Before you even board an airplane or load your car for a roadtrip, you can get to know Yellowstone National Park. A little pre-trip research goes a long way in getting kids exciting about an upcoming trip. When they get into the park, they’ll be able to teach you a thing or two.
Puzzles and Games
- Stroll around the Yellowstone National Park website in search of items for an online scavenger hunt.
- Play the Antler/Horn Match Game and see what kinds of strange creatures you can make. It’s good fun for everyone.
- Learn Yellowstone terminology with a word search such as the Yellowstone word search, The Geysers of Yellowstone, or Watching for Fires in Yellowstone.
- Wolf Quest game is an immersive, 3D wildlife simulation game, WolfQuest challenges players to learn about wolf ecology by living the life of a wild wolf in Yellowstone National Park.
- See photos, listen to sounds, and learn about 26 animals that make Yellowstone home in the Yellowstone Animal Alphabet Book.
- Download and print your ownYellowstone Coloring Book Pages.
- Each of the videos in this National Park Service series, Yellowstone InDepth Videos, is less than 10 minutes long, yet answers a number of frequently-asked questions with help from park rangers, scientists, and historians. Kids will find out what Yellowstone’s young wolf population is teaching ecologists, how the relationship between visitors and the park’s bears has evolved over time, how geysers work, what new species are invading Yellowstone’s lakes and rivers, and more.
- Video clips and interactive tools help kids learn about the natural history of geysers, hot springs, and fumaroles in National Geographic Kids: Explore Yellowstone. My vote for most fun: Listening to a mud pot bubble.
- What are the odds of Yellowstone’s supervolcano erupting sometime this century? Find out in the Science Channel’s What are the Odds? This short clip poses the question, gives a brief historical overview of volcanic activity in Yellowstone, and crunches numbers to come up with the real-life odds of a big blowout.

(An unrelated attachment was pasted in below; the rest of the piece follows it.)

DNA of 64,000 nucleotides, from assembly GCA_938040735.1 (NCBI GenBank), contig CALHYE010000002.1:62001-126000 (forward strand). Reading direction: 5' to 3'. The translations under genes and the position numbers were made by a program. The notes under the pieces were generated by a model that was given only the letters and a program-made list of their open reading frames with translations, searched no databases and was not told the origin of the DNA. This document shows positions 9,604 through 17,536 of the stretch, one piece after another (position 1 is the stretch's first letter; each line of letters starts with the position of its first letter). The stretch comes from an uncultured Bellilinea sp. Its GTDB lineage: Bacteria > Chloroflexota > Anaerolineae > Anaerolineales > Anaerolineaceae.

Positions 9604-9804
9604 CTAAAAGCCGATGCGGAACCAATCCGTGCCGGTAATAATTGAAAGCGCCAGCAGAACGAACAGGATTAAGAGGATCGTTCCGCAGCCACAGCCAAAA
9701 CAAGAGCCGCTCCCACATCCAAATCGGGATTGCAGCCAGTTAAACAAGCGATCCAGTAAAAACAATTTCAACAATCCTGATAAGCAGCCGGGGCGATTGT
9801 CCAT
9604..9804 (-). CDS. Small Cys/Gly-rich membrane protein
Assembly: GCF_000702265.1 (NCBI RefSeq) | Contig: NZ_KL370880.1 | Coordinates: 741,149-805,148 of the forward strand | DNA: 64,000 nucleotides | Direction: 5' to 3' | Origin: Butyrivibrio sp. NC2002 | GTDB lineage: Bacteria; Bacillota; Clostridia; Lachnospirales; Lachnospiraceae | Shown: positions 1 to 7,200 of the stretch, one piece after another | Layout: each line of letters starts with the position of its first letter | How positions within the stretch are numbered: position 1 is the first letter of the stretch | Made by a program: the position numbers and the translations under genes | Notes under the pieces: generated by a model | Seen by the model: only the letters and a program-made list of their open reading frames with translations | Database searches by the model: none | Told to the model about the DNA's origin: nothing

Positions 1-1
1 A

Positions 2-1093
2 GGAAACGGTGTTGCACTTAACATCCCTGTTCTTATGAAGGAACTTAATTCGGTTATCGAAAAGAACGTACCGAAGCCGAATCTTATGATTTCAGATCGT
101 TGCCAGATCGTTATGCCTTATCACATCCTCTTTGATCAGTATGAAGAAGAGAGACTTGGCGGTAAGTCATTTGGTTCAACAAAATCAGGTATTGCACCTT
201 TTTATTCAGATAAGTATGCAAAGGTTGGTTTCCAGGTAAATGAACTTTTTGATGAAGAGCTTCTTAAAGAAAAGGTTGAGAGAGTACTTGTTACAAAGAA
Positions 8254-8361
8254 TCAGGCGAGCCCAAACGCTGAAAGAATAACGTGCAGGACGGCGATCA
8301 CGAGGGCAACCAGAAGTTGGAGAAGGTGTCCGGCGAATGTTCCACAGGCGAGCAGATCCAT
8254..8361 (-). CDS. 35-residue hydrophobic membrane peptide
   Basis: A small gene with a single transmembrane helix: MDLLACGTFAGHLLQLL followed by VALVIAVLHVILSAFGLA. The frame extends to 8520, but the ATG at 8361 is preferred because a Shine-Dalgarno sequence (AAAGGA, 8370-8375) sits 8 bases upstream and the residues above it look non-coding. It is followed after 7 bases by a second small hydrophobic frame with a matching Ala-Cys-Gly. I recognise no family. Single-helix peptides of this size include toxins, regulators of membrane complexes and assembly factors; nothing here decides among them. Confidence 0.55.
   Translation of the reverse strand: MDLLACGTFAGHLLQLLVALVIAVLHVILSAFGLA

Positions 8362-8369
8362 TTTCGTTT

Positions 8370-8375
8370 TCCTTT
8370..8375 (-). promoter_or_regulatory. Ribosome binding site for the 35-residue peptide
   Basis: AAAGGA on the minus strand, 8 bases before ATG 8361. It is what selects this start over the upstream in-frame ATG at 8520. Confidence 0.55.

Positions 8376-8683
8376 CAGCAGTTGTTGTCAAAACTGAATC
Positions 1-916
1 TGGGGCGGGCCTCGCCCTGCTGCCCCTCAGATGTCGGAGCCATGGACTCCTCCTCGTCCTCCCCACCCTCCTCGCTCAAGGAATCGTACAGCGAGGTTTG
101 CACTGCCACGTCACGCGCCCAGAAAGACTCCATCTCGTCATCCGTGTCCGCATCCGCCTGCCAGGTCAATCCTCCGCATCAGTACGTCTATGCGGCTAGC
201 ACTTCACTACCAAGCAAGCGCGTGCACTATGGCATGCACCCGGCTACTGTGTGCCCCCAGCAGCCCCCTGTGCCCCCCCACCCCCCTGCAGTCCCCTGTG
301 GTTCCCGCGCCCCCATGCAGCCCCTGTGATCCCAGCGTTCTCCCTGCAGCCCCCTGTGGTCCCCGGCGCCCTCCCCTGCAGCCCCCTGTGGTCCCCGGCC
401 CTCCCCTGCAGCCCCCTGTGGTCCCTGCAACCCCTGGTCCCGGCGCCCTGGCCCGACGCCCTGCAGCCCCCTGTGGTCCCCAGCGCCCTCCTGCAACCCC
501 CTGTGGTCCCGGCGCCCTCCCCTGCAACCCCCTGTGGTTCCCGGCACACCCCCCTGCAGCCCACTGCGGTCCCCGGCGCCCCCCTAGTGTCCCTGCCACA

- Take an electronic field trip and check out the online educational programs at Windows into Wonderland.
- Stop by the Old Faithful virtual visitor center. This virtual trip through the Old Faithful Visitor Center is almost as good as the real thing.
- The National Park Services produces a book, usually updated every year, with concise information about the park’s history, natural and cultural resources, and issues. Yellowstone Resources and Issues is my go-to for science and natural history facts about the park.
Junior Ranger Program
- You don’t have to step foot into Yellowstone to become an online Junior Ranger. The Web Ranger Program is the National Park Service’s site for kids of all ages. If you love our National Parks, Monuments and Historic Sites, this site is for you. If you are new to our National Parks, this site helps you experience how wonderful they can be. They have recently updated this site to make it even more fun. You can now customize you Ranger Station, earn more rewards, and play new activities. And they are making new activities all the time.